Ah the Macaron; fancy, delicate, stubborn, downright infuriating. I would argue that behind every great baker there is a failed batch of macarons- it’s almost like a right of passage. Yet trust me when I say that with a little perseverance and lots of practice you can have these dainty little confections mastered in no time!
While many recipes call for fiddly steps such as heating up sugar, I managed to find a super simple recipe by Rachel Allen that involves minimum fuss (I adapted the quantities to suit how many I wanted). Once you have this basic recipe mastered then you can experiment with different flavours and fillings. I decided to go for a pistachio flavour as green is one of my favourite colours and it’s really simple to incorporate pistachios into the recipe. Now go forth and conquer my friends…
Prep time: 1 hour
For the shells:
100g Icing Sugar
50g Ground Almonds
25g Pistachios plus one extra handful for topping
37g Caster Sugar
2 Large Eggs
For the Filling:
250g Icing Sugar
Green Food colouring
Specialist equipment: Gel or powder food colouring must be used for the shells as liquid will make the meringue to runny.
I use a macaron mould that I bought from Lakeland to ensure that my macaron’s are all perfectly round, but you don’t need to use one.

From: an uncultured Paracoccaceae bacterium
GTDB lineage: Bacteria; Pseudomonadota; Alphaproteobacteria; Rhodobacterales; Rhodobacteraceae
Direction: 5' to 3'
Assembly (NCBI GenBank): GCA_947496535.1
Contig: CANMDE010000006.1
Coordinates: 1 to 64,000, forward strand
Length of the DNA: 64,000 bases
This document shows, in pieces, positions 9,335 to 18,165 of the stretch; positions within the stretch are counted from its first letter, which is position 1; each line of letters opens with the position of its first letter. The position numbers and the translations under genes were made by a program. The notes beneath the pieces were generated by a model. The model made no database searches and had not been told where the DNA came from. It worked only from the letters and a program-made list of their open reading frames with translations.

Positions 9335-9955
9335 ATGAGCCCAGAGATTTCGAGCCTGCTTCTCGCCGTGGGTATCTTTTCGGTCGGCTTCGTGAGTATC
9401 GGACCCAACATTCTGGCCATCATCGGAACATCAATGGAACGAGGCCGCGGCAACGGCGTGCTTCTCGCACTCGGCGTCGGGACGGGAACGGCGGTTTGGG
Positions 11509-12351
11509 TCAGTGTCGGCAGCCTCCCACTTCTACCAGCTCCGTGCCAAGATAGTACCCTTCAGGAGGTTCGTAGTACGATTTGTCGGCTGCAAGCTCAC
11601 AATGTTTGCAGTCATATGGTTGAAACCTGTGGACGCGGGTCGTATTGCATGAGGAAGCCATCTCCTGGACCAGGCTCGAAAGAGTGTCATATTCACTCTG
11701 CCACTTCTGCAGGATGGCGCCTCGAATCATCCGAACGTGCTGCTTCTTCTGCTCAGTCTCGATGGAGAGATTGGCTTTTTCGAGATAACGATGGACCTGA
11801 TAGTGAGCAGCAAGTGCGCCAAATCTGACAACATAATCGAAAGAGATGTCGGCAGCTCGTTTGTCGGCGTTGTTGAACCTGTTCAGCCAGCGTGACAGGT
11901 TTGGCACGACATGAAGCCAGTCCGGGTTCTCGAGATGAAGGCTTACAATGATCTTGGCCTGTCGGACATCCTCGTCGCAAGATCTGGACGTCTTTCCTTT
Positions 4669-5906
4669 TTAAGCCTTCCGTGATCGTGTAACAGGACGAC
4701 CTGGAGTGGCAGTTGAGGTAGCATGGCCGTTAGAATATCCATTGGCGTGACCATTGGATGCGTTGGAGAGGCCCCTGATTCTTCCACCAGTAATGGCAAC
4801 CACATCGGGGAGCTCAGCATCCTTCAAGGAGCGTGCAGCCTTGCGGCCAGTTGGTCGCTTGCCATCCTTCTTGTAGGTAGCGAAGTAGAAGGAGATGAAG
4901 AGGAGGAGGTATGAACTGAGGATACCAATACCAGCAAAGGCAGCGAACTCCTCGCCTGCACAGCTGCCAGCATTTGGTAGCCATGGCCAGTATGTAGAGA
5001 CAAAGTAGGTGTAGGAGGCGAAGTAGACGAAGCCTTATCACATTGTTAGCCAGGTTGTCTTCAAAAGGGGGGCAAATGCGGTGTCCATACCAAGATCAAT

You will also need a food processor or a hand held blender.
1. Set the oven to 150°C/ 300 F/ Gas Mark 2
2. To make the shells…Grind your 25g of pistachios in the food processor. Then add the ground almonds and icing sugar blending together until they are all combined.
3. Separate your eggs, discarding the yolks and keeping the whites.
4. Whisk the egg whites and caster sugar together until you have a stiff glossy meringue.
5. Add your green food colouring to the meringue, whisking briefly until the colour is evenly distributed. Word of advice- make the colour brighter than you think it should be as much of the colouring will fade during the baking process.
6. Now for the tricky bit. Tip your ground almond, pistachio, icing sugar mix into the green meringue mix and using a spatula, begin to gently fold the dry mix into the wet, incorporating as much air as possible.
7. You want to keep doing this until the dry mix is totally incorporated into the wet meringue mix. Pick up your spatula with some of the mixture on it and then let it run off- you want it to fall from the spatula like a ribbon and leave a trail on the surface of the mix in the bowl. Knowing when it’s done is the tricky bit but I would say that under mixed is better than over mixed.
9. Now its time to pipe your shells. As I said before, I use a mould for this, but it is not necessary- you can just pipe directly onto a tray covered in a sheet of baking parchment. If you want to be really neat you can even draw circular templates on to the paper.
12. Once you are satisfied that they have a shiny top you need to put them in the oven for 12-14 minutes. Once you take them out of the oven leave them to cool before trying to handle them, as they can be quite delicate while they are still warm.
13. To make the filling… Make a buttercream filling by beating the butter and icing sugar together with green food colouring until it is smooth.